September 2015
Volume 15, Issue 12
Vision Sciences Society Annual Meeting Abstract  |   September 2015
Multisensory Integration is based on Information, not Efficacy
Author Affiliations
  • Benjamin Rowland
    Wake Forest School of Medicine
  • Thomas Perrault
    Wake Forest School of Medicine
  • John Vaughan
    Wake Forest School of Medicine
  • Barry Stein
    Wake Forest School of Medicine
Journal of Vision September 2015, Vol.15, 363. doi:
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      Benjamin Rowland, Thomas Perrault, John Vaughan, Barry Stein; Multisensory Integration is based on Information, not Efficacy. Journal of Vision 2015;15(12):363.

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      © ARVO (1962-2015); The Authors (2016-present)

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Multisensory neurons integrate concordant visual-auditory cues in order to enhance the detection and reaction to such cross-modal events. As shown in studies of superior colliculus (SC) neurons, the magnitude of multisensory enhancement obeys a principle of inverse effectiveness: proportionately larger products are achieved when the effectiveness of the component cues is reduced; whether that reduction is caused by changes in their physical properties or the complexity of the scene in which they appear. The question posed here was whether these products were truly sensitive to the effectiveness of the cues or, as we hypothesize, to the underlying reliability of the sensory estimates. These two features generally co-vary in laboratory circumstances. In the present study they were dissociated in the alert cat by repeated presentations of visual, auditory, or visual-auditory cues. Temporal redundancy, like spatial complexity, reduces stimulus efficacy (often described as "habituation") but, unlike spatial complexity, does not decrease the reliability of the sensory estimates. The results revealed that the unisensory and multisensory responses of SC neurons are reduced in equal proportion so that, contrary to the stated principle of inverse effectiveness, the products of multisensory integration are maintained despite changes in response efficacy. Thus, while the principle of inverse effectiveness remains a good “rule of thumb” because efficacy generally scales with informational content, it is the latter rather than the former that is crucial for the adaptive scaling of multisensory integration. In this way familiar and non-salient cross-modal events can be appropriately discounted in favor of novel and salient events of any modality or modality combination. Supported by NIH grant (EY016716) and the Tab Williams Family Foundation.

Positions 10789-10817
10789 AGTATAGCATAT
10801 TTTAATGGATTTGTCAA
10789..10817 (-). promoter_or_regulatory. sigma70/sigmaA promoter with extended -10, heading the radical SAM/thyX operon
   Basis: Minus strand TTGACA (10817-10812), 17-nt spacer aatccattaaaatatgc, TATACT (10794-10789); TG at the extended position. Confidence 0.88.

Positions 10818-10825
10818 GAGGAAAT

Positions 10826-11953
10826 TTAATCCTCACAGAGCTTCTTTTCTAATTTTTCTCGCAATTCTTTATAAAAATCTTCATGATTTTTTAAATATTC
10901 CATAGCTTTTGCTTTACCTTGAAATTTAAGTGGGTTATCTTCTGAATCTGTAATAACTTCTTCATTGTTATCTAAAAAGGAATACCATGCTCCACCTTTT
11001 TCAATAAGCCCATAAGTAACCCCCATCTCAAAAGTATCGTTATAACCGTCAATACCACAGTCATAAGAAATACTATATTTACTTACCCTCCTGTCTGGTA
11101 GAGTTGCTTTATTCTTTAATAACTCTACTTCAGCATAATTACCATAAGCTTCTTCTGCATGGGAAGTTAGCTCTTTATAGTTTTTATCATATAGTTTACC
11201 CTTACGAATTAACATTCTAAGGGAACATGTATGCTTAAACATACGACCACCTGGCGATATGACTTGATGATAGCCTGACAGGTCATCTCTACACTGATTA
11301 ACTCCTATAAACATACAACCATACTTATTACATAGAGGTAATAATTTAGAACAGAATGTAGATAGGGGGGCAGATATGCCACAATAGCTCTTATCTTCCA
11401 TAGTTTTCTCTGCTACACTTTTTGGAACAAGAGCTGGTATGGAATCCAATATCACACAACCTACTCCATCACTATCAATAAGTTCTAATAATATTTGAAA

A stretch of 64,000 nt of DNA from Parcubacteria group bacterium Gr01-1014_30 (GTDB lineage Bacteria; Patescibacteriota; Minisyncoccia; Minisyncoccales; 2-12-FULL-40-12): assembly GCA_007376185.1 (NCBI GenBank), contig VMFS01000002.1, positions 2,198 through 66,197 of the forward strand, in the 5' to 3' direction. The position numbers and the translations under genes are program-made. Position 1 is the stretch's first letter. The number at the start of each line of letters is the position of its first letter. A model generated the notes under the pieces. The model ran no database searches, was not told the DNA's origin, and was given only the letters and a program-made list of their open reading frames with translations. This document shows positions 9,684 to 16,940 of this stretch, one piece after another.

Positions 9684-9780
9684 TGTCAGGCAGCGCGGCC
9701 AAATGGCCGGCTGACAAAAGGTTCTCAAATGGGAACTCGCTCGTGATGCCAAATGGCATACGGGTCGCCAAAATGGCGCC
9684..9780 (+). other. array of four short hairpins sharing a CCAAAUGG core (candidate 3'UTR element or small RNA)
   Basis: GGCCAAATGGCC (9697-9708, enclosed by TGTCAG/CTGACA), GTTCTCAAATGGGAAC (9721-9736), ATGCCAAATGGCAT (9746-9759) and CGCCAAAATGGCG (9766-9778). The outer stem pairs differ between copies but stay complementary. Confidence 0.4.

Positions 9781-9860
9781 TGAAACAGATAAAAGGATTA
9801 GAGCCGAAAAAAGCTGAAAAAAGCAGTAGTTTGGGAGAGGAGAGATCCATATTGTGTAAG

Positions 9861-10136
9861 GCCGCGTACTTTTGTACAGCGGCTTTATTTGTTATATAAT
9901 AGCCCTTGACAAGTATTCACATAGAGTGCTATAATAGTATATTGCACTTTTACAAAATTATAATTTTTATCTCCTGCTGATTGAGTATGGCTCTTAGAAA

Meeting abstract presented at VSS 2015


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